At a time when the Atlantic wheel arrangement was passâ on most railroads and the larger Pacific had become the new normal for passenger power, the Standard Railroad of the World entrusted its mainline expresses to a new class of E6s Atlantics. Following the mantra set down by an earlier Pennsy designer that "every pair of drivers adds complications of machinery and friction," Alfred W. Gibbs, the Pennsylvania Railroad's first and only Chief Mechanical Engineer, created a muscular Atlantic that could do the work of a Pacific of its time, cost less to build and operate, and easily topped 100 mph.
The "Big E" was made necessary and possible by two developments on the Pennsy: the advent of heavier steel passenger cars and the upgrading of its mainlines to handle greater locomotive axle loads. Gibbs honed his design over a period of four years, beginning with a 1910 prototype and two more examples that were scientifically tested on the road and in the Pennsy's state-of-the-art Altoona Test Plant. He borrowed the basic boiler design from the Pennsy H8 2-8-0 freight engine, which boasted the largest boiler used on a PRR engine up to that time. Innovations in the suspension system allowed the E6s to ride exceptionally smoothly, track well at high speeds, and produce less wear on the track than contemporary Pacifics.
Superheating, a relatively new invention that increased steam temperature by passing the steam back through the boiler, was employed on the second and third prototypes. Testing proved that superheating increased power by 30% while decreasing coal and water consumption versus the original E6 prototype - and added the "s" to the engine's class name, E6s.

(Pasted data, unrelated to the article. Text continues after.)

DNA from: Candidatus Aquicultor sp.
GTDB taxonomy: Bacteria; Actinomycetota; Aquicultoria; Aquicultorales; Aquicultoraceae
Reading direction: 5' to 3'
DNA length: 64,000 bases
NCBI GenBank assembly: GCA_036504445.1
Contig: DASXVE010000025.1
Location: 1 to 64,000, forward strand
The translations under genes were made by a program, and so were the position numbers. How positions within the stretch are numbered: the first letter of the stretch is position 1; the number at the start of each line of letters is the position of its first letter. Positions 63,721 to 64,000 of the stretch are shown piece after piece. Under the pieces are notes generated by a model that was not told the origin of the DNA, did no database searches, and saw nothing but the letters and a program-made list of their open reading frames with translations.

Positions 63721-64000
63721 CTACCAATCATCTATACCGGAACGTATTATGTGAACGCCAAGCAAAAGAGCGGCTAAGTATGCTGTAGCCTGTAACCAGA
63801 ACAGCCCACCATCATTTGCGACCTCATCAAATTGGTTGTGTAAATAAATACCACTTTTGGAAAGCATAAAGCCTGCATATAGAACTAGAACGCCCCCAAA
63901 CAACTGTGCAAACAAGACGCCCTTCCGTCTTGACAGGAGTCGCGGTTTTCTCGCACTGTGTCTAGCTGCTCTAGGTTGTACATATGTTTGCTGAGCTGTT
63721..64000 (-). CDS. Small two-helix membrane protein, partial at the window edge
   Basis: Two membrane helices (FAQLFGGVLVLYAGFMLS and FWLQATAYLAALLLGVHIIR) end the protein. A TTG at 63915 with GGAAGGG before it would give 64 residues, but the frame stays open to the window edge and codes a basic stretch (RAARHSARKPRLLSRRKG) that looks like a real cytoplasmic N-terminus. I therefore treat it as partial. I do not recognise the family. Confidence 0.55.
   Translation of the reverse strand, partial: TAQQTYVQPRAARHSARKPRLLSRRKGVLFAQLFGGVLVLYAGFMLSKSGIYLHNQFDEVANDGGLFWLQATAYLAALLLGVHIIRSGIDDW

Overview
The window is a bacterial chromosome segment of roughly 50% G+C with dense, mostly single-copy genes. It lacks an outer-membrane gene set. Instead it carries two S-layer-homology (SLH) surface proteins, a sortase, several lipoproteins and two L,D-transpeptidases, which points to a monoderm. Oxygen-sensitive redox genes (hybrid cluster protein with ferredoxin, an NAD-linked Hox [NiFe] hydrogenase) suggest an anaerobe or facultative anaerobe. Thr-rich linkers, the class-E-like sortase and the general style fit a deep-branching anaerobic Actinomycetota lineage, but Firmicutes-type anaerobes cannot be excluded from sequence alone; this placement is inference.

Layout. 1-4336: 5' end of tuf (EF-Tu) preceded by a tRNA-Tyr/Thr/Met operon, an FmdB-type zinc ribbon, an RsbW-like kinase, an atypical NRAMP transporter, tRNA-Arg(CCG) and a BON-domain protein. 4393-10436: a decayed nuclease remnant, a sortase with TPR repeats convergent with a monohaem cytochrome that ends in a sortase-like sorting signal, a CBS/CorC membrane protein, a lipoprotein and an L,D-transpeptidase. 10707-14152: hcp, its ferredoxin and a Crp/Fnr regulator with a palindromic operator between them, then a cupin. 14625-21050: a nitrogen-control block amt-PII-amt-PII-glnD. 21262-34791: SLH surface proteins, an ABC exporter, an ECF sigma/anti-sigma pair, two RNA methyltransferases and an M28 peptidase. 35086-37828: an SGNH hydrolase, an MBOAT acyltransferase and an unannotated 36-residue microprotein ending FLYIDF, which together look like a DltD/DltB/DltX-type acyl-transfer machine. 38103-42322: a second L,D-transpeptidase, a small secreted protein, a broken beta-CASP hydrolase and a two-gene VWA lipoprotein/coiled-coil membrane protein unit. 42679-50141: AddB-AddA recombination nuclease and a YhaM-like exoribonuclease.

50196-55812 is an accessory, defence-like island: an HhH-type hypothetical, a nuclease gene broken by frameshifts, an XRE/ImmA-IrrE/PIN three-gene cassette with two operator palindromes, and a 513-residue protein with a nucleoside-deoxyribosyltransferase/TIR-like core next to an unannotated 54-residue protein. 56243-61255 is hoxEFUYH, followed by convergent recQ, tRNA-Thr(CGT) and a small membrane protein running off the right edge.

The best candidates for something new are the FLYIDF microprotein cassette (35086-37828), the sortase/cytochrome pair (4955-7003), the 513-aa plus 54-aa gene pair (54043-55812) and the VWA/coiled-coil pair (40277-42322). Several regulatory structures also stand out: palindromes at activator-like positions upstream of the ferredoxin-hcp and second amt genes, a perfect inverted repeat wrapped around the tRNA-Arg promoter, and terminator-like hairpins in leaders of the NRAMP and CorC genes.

Designed, tested and built in Altoona's Juniata Shops, the 80 production engines delivered in 1914 were truly a homegrown Pennsy product. In the words of famed Trains magazine editor David P. Morgan, "to the end of her days the E6 found few companions that could stay with her above 100 mph or equal her output of more than 1200 h.p. per driving axle." She was "a genuine classic that would last through two world wars and not be stilled until dieseldom."
Originally assigned to the most prestigious trains on the relatively level New York-Washington corridor and westward to Harrisburgh, the E6s' were bumped to lesser mainline runs in the 1920s by heavier K4s Pacifics. Later yet, they ran in local and commuter service on the Pennsy and subsidiaries Long Island Rail Road and Pennsylvania-Reading Seashore Lines. But to the end of steam, the big Atlantics remained a class act. David Morgan recalled an encounter with an elderly E6s as a small child on vacation in Cape May, NJ, where the fireman "explained with obvious pride the finer points of his classic racer. It was rather like being invited to pet Man o' War just before he was taken out on the track."